A focus light is not essential and I took this image of a Blenny under and overhang without one.
Nikon D2X + 105mm VR. 5T close-up lens. Subal Housing. Subtronic Strobes. 1/250th @ F20.

This problem does not exist in bright conditions or if you use a good focusing torch, and after a dive or two I found I had quickly adjusted to the focusing characteristics. Some might say that you can always use the lens in manual focus, which is true. But the AF-S is one of the main selling points of this lens, and to say that you can always turn it off rather undermines the case for buying this lens.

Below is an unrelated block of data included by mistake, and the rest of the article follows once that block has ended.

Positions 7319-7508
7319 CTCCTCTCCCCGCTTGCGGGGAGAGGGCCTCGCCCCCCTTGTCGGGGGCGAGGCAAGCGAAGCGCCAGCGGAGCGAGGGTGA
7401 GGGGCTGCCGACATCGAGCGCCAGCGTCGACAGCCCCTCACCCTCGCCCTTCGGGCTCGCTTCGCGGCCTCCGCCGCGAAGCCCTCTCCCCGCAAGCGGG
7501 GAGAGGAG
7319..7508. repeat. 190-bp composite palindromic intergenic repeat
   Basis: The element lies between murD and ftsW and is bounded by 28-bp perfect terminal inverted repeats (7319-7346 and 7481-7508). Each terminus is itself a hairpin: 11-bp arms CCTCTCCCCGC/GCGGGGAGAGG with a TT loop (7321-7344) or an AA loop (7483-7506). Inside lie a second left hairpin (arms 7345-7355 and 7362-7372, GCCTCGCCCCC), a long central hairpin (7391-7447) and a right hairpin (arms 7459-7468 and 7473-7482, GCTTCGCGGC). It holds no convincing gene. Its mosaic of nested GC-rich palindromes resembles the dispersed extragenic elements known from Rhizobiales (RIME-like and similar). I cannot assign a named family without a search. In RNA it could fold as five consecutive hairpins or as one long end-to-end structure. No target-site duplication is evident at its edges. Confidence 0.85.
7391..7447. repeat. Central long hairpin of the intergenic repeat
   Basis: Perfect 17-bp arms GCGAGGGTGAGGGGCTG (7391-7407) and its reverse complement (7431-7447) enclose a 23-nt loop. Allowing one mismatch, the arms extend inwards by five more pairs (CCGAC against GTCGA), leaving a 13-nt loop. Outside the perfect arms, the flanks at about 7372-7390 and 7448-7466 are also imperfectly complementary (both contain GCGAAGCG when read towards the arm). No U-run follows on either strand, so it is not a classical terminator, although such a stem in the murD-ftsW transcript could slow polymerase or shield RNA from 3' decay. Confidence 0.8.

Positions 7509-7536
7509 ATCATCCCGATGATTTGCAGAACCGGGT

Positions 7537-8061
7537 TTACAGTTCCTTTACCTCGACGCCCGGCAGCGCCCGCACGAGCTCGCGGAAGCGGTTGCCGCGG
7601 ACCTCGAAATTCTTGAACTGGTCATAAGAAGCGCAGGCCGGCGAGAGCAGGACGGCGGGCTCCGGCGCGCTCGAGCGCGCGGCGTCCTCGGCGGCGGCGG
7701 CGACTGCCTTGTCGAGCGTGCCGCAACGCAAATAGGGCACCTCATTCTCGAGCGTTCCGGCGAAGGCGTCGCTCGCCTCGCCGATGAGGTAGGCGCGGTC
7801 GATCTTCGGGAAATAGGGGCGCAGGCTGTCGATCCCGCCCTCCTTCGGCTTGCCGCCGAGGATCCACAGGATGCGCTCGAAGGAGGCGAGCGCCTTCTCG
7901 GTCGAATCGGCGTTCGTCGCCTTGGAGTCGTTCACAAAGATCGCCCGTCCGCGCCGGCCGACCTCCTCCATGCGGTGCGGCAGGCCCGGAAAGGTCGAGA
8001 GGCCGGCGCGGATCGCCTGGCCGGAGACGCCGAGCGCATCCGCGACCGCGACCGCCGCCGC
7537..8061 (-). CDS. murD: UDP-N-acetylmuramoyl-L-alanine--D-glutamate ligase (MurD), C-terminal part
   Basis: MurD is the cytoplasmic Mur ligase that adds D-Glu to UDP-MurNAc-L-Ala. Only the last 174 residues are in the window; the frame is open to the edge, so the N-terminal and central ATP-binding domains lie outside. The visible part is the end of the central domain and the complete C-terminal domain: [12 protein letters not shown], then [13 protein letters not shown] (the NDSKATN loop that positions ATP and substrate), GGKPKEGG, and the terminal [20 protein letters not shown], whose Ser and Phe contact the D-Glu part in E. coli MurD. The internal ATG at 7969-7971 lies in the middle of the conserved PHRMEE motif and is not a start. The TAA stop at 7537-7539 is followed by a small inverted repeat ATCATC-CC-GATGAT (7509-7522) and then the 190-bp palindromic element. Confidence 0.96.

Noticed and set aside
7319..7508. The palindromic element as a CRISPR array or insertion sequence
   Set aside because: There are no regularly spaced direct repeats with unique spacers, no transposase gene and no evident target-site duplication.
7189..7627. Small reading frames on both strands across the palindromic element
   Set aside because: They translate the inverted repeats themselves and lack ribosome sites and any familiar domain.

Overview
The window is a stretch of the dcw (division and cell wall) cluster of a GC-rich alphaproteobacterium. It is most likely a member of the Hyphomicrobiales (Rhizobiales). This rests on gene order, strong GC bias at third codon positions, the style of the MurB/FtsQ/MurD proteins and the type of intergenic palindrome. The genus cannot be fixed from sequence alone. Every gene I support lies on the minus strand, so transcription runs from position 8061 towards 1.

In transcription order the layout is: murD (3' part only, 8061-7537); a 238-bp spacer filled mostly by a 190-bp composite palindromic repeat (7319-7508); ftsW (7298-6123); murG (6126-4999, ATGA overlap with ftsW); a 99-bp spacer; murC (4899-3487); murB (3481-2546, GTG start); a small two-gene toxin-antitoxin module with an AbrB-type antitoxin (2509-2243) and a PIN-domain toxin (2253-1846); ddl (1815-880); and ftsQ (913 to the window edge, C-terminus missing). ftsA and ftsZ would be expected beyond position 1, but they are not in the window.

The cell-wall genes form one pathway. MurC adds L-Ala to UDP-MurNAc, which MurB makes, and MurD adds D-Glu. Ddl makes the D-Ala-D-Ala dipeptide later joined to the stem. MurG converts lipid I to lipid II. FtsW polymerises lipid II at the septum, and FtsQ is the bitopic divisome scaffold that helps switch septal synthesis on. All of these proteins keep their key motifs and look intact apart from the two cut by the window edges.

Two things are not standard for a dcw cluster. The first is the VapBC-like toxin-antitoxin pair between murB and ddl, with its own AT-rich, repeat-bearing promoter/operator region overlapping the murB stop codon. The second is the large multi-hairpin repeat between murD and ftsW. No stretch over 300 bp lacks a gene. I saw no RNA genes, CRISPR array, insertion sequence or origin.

I have canvassed the opinions of several other photographers on this subject and views vary. Some feel that the new lens has “clearly superior” autofocus to the old lens, while others say that they do sometimes miss the slower focus racking of the old lens, but they prefer the new one. And on reflection I think I fall into the latter category. Despite dedicating four paragraphs to auto-focus, perhaps I say a lot more when I tell you that since I got the 105mm VR, I have shot in Indonesia, Cayman and Sardinia and I haven’t even put the old lens on my camera.

In bright conditions the AF is excellent. Easily capable of tracking swimming fish
Nikon D2X + 105mm VR. Subal Housing. Subtronic Strobes. 1/50th @ F8.